Why should there be a difference? If Apple did it first, would you ask that here about Google?

    eventually, all these companies will be doing the same things. That’s called competition. The only difference will be in the details.
  • Reply 25 of 33
    dewmedewme Posts: 3,881member
    melgross said:
    You’re getting carried away with yourself. Have you bothered to think about how much it costs to do this, and just how many people are involved? I would think not. And they are doing major subway stations.they have mapped several here in NYC, and in other places. I doubt if most people care about mapping most of the things you want done.
    but, as the major requirements are met, over time, then less important areas will likely get the treatment. But remember that places such as malls, change with regularity. Just keeping up with that takes some effort.
    It's all very doable as long as you don't try to reinvent the wheel. Every US Navy ship has a standard convention for uniquely identifying every compartment on a ship and it applies to every unique type of ship and the hundreds of ships in the fleet. Many large buildings and manufacturing plants have similar location conventions but the conventions are not standardized. Yes, standards take time, effort, and money to develop (which I know from firsthand experience) but they usually end up saving a much greater amount of time, effort, and money in the long run and they reduce ambiguity and preserve investment. I worked on passive RFID tag based systems 32 years ago so I have a high level of confidence that location encoded beacons could be developed today that can be interrogated by Bluetooth, NFC, WiFi, or similar technology in smartphones to establish datum references to precisely show you where you are in a map model described in a mapping/location definition language, much like the location information/language used by pick & place machines that have been used to precisely place electronic components on PCBs for at least the last 30 years or so. Once you have a model (map) that describes the relative locations and identities (metadata) of items of interest and at least one beacon reference (datum) to show "you are here" you're all set. This exact model has existed in physical form for decades. Digitizing it in a standard and reusable format is not a stretch. Reusing existing technology and similar examples of how location and placement problems have been previously solved provide good starting points. I suspect someone is already doing this, probably in a proprietary way. 
  • Reply 26 of 33
    bshankbshank Posts: 224member
    The Burlington Mall in Burlington Massachusetts has it! Very cool feature
  • Reply 27 of 33
    Pretty neat. Just tried Terminal 1, Level 2 at LAX:

    I wish that was Terminal 1, but the vendors are all wrong. Maybe Terminal 2?
  • Reply 28 of 33
    lojack said:
    Pretty neat. Just tried Terminal 1, Level 2 at LAX:

    I wish that was Terminal 1, but the vendors are all wrong. Maybe Terminal 2?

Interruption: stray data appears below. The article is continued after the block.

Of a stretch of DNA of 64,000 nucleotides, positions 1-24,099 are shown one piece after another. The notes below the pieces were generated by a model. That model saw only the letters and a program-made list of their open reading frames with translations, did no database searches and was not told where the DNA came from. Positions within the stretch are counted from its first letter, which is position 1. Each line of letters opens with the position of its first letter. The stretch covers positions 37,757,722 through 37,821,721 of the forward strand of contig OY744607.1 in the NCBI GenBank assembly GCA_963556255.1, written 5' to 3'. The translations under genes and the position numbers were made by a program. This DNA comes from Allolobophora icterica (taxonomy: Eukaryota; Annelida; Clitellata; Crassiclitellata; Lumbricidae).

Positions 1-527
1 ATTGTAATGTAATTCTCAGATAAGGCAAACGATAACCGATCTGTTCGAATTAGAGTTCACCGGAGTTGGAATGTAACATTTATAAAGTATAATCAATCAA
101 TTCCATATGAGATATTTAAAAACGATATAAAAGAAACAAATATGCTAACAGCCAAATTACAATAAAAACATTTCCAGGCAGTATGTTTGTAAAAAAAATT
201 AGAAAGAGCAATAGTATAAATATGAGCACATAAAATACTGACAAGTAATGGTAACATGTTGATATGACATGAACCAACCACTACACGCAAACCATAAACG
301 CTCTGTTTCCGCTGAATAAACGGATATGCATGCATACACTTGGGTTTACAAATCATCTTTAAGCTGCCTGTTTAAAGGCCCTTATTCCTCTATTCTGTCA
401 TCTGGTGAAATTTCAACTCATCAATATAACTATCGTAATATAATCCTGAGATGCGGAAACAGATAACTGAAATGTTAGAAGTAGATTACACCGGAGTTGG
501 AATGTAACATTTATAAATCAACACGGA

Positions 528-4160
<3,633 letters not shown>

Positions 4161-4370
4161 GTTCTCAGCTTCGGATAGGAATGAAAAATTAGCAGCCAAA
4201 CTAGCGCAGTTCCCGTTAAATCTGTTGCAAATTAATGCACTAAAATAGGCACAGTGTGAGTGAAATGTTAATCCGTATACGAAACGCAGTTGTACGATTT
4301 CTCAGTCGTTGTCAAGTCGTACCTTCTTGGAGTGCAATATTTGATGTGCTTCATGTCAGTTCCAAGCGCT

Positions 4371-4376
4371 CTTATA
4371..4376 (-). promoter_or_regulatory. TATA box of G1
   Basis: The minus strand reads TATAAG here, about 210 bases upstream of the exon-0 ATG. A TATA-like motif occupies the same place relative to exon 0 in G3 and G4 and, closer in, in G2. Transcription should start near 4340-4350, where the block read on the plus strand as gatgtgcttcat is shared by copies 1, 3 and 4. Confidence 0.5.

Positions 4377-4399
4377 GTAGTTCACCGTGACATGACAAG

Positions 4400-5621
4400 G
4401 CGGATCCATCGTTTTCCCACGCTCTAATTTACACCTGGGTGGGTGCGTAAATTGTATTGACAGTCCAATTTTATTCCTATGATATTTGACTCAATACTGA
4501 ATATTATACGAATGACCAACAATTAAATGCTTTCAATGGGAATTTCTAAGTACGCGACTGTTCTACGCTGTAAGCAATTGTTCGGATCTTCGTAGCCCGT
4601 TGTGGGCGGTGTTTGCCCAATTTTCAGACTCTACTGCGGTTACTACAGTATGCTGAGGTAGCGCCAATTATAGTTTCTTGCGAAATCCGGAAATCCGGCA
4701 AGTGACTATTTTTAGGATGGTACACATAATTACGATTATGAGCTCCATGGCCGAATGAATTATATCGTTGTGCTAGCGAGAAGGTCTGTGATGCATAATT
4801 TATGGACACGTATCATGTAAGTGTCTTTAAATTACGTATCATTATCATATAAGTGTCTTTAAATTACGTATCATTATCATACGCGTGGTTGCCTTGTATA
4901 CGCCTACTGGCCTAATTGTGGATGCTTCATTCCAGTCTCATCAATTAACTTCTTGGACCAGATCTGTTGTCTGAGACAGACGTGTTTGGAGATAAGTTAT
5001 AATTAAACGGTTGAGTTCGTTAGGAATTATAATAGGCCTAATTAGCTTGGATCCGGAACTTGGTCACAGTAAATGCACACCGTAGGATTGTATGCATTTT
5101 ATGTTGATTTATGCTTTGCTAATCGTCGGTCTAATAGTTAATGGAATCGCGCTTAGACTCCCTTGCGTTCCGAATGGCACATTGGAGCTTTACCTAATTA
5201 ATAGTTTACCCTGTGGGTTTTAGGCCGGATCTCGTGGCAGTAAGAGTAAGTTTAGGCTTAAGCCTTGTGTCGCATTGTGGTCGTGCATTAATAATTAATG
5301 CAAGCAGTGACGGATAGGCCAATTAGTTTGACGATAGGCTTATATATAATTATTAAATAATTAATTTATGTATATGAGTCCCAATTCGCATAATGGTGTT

I must be mistaken about which terminal I selected since I wasn’t actually at the airport at the time.
  • Reply 29 of 33
    melgrossmelgross Posts: 33,069member
    dewme said:
    melgross said:
    You’re getting carried away with yourself. Have you bothered to think about how much it costs to do this, and just how many people are involved? I would think not. And they are doing major subway stations.they have mapped several here in NYC, and in other places. I doubt if most people care about mapping most of the things you want done.
    but, as the major requirements are met, over time, then less important areas will likely get the treatment. But remember that places such as malls, change with regularity. Just keeping up with that takes some effort.
    It's all very doable as long as you don't try to reinvent the wheel. Every US Navy ship has a standard convention for uniquely identifying every compartment on a ship and it applies to every unique type of ship and the hundreds of ships in the fleet. Many large buildings and manufacturing plants have similar location conventions but the conventions are not standardized. Yes, standards take time, effort, and money to develop (which I know from firsthand experience) but they usually end up saving a much greater amount of time, effort, and money in the long run and they reduce ambiguity and preserve investment. I worked on passive RFID tag based systems 32 years ago so I have a high level of confidence that location encoded beacons could be developed today that can be interrogated by Bluetooth, NFC, WiFi, or similar technology in smartphones to establish datum references to precisely show you where you are in a map model described in a mapping/location definition language, much like the location information/language used by pick & place machines that have been used to precisely place electronic components on PCBs for at least the last 30 years or so. Once you have a model (map) that describes the relative locations and identities (metadata) of items of interest and at least one beacon reference (datum) to show "you are here" you're all set. This exact model has existed in physical form for decades. Digitizing it in a standard and reusable format is not a stretch. Reusing existing technology and similar examples of how location and placement problems have been previously solved provide good starting points. I suspect someone is already doing this, probably in a proprietary way.